The southern coast of the Bay of Biscay is exposed to large storms from the NW, due to the North Atlantic low pressure systems (Galparsoro et al., 2010). Strong NW swell waves dominate and are the most common sea state within the study area (Galparsoro et al., 2010). Using the information of the Bilbao offshore buoy Liria et al. (2009) summarized that in summer the swell waves period is <10 s more than 75% of the time with representative heights of 1.5 m. In winter the swell waves have higher period (i.e., 13 s), and heights >2 m more than% 50 of the time. Several times a year, significant swell wave heights can exceed 5 m, and with return periods of 20 years the waves can reach 10 m.
Marine Terraces and Past Sea-Level Positions
Marine terraces are geomorphic markers that constitute the geological record of past sea level positions (Lajoie, 1986; Burbank and Anderson, 2011). These features are composed by a sub-planar surface that dips seaward, and are limited landward by a steep fossil sea-cliff (Lajoie, 1986; Figure 2). The intersection between the shore platform and the sea-cliff is called the shoreline angle, which represents the maximum height that reached the sea level in the marine terrace formation (Lajoie, 1986). Staircase sequences of coastal terraces, either marine, coral reef or sedimentary are present along several coasts, in any geodynamical context, due to the combination of sea-level variations and landmass uplift (Pedoja et al., 2011, 2014).
Figure 2. Marine terrace characteristics and sea-stacks (modified from Pedoja et al., 2018). T0, Modern rocky shore platform; T1, Marine terrace 1; T2: Marine terrace 2.
Rocky shores are dominated by erosive processes which leave morphological remnants such as arches, sea-stacks or active sea-cliff (Sunamura, 1992). More specifically, sea-stacks, are rocky columns that were originally part of the cliff, but that nowadays are separated from the mainland, creating an islet (Figure 2). The depth of the top of the sea-stack, if flat, can give an approximation of the depth of the immediately above terrace whereas its base lies on a former platform (Figure 2).
Materials and Methods
We used a 5 m resolution bathymetric Digital Bathymetric Model (DBM) of the Basque continental shelf until a depth of −116 m (with respect to the mean sea-level in Alicante). The DBM was generated through a Multibeam Echosounder between 2005 and 2008, with a high-resolution SeaBat 8125 and SeaBat 7125 MBESs (RESON, 2002, 2006; Galparsoro et al., 2010). Most of the work was carried out using the SeaBat 7125 model; its operational frequency is 400 kHz, producing 256 beams in a 128° angle swath and using up to 50 swaths per second. The beam width is 0.5° along-track and 1° across-track, producing very small footprints; these, in turn, result in high horizontal resolution digital elevation models (DEM). The MBES was coupled with an Agp132 (TRIMBLE) global position system, receiving differential corrections. An OCTANS III (IXSEA) gyrocompass and motion sensor was utilized, to compensate for the movement of the vessel. Furthermore, a portable SVP 15 (RESON) was used, to measure sound velocity profiles throughout the entire water column (Ernstsen et al., 2006). The software package PDS2000 was used to integrate the MBES data, with the information from all the auxiliary sensors during the surveys – data acquisition and synchronization. This software was used in real-time, as well as in the post-processing of the integrated data. Tidal correction was applied using the nearest tide gauge and 1 m resolution seafloor DBM was produced in projected coordinate UTM, Zone 30 N (WGS84). The DBM was generalized into a 5 m grid, in order to increase the speed of computational processing; finally, it was exported into ESRI grid format and integrated into a Geographic Information System (Galparsoro et al., 2009).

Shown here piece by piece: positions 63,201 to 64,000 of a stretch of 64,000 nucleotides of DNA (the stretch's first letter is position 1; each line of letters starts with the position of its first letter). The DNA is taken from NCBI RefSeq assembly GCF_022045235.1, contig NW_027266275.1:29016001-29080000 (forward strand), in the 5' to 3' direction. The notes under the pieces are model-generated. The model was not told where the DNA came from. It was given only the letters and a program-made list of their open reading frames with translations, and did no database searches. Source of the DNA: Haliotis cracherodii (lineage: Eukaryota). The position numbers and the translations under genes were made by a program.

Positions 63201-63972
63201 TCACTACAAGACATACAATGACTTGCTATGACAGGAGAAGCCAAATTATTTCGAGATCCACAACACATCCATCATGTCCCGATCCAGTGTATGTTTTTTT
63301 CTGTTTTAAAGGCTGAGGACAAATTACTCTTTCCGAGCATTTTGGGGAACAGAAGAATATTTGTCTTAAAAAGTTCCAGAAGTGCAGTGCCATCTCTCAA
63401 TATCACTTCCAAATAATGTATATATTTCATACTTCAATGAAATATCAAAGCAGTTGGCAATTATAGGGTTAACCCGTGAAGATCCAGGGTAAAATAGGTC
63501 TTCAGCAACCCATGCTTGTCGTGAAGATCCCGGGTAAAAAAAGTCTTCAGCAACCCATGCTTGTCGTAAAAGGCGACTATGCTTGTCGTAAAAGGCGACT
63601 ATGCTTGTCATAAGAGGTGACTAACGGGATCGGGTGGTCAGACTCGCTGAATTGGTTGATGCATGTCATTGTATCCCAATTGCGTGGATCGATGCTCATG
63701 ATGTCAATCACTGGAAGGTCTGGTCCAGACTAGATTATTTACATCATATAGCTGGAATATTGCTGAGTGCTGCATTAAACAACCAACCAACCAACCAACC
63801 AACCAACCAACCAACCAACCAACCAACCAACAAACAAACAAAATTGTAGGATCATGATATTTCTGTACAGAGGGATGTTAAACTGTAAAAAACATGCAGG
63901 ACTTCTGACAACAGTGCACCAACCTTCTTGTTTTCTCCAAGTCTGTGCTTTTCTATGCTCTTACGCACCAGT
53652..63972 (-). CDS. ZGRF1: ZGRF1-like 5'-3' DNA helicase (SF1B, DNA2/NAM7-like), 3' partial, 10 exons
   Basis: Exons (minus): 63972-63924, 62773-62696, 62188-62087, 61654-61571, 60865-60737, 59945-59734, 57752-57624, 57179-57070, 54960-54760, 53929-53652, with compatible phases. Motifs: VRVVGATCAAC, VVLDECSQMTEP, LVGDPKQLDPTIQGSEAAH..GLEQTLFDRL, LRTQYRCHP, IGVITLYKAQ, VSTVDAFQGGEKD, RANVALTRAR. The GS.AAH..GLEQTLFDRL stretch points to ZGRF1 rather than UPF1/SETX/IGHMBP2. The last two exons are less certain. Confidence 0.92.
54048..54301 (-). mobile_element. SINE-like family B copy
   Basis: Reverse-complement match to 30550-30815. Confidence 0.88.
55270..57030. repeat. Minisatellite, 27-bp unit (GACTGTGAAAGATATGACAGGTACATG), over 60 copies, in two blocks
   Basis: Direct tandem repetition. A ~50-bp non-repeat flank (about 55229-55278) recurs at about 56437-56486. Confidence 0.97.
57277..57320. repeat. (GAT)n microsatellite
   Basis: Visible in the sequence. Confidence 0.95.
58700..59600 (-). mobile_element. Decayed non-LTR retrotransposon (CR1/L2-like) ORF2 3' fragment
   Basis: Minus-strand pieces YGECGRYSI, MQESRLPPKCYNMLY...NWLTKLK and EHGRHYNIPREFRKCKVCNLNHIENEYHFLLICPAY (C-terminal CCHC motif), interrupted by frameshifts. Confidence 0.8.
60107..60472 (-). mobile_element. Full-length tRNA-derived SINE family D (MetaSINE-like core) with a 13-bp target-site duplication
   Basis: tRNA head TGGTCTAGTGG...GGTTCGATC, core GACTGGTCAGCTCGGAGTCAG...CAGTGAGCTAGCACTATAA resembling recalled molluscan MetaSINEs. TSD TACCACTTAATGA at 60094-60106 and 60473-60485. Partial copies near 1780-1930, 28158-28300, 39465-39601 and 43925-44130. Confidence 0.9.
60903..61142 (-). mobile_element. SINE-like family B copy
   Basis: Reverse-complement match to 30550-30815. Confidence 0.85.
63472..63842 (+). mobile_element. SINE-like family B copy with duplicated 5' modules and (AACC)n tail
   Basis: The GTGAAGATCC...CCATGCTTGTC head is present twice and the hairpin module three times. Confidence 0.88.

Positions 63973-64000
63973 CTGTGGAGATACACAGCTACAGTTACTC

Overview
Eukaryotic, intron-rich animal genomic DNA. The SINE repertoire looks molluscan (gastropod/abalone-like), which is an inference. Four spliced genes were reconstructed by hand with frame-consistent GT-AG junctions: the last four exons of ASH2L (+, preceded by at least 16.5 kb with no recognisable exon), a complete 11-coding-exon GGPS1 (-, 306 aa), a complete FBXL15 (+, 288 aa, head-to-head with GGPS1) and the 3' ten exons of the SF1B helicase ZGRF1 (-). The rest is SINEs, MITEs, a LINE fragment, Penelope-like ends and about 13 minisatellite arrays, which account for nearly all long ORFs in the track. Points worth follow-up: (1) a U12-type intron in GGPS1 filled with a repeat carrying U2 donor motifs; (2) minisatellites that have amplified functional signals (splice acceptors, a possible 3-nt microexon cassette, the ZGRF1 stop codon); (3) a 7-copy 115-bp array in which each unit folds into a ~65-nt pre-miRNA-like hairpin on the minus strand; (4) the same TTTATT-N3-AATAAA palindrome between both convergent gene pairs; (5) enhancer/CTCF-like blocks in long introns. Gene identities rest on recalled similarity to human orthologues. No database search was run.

The information relative to the seafloor type was obtained from the spatial data infrastructure of the Basque Government1. Different lithostratigraphic maps are available for the emerged part of our study area, with different scale and detail levels. The lithologies of the studied coastal stretch were provided by the Basque Coast Geopark (Euskal Kostaldeko Geologia Sinplifikatua, 2017), as well as from mapping by Ábalos (2016).
To detect the submerged fossil rocky-shore platforms and sea-cliffs, various methods were combined. First, we developed a Surface Classification Model (SCM) using TerraceM® (Jara-Muñoz et al., 2019; Figures 3A,B). The SCM linearly combines the slope and the roughness of the terrain to discriminate different geomorphic elements of submerged marine terraces. Using the seafloor type map from the spatial data infrastructure of the Basque Government, we selected from the DBM only the areas that laid on rocky and mixed (rocky/sedimentary) sea floors. Then, potential fossil sea-cliffs were isolated, by combining slope threshold values of 0.5°, 1°, and 2° and roughness threshold values of 0.3, 0.6, and 0.9.
Figure 3. Submerged fossil sea-cliffs detection and shoreline angle mapping. (A) Study area coastline, the black box highlights the area detailed in the next figures. (B) Surface Classification Model map. (C) Contour map. (D) Hillshaded map. (E) Bathymetric swath profiles. The red swath profile is represented in (F). Bathymetric swath profile with shoreline angles (SA) and associated marine terraces.
To identify the submerged sea-cliffs, we also extracted a contour map from the DBM (Figure 3C) and the hillshaded map (angle of light incision set at 0°, and a vertical exaggeration factor at the maximum available value: 99.9). Such hillshaded map, discriminates the sediment bodies from the rocky seafloor areas and highlights other features such as submerged channels (Figure 3D).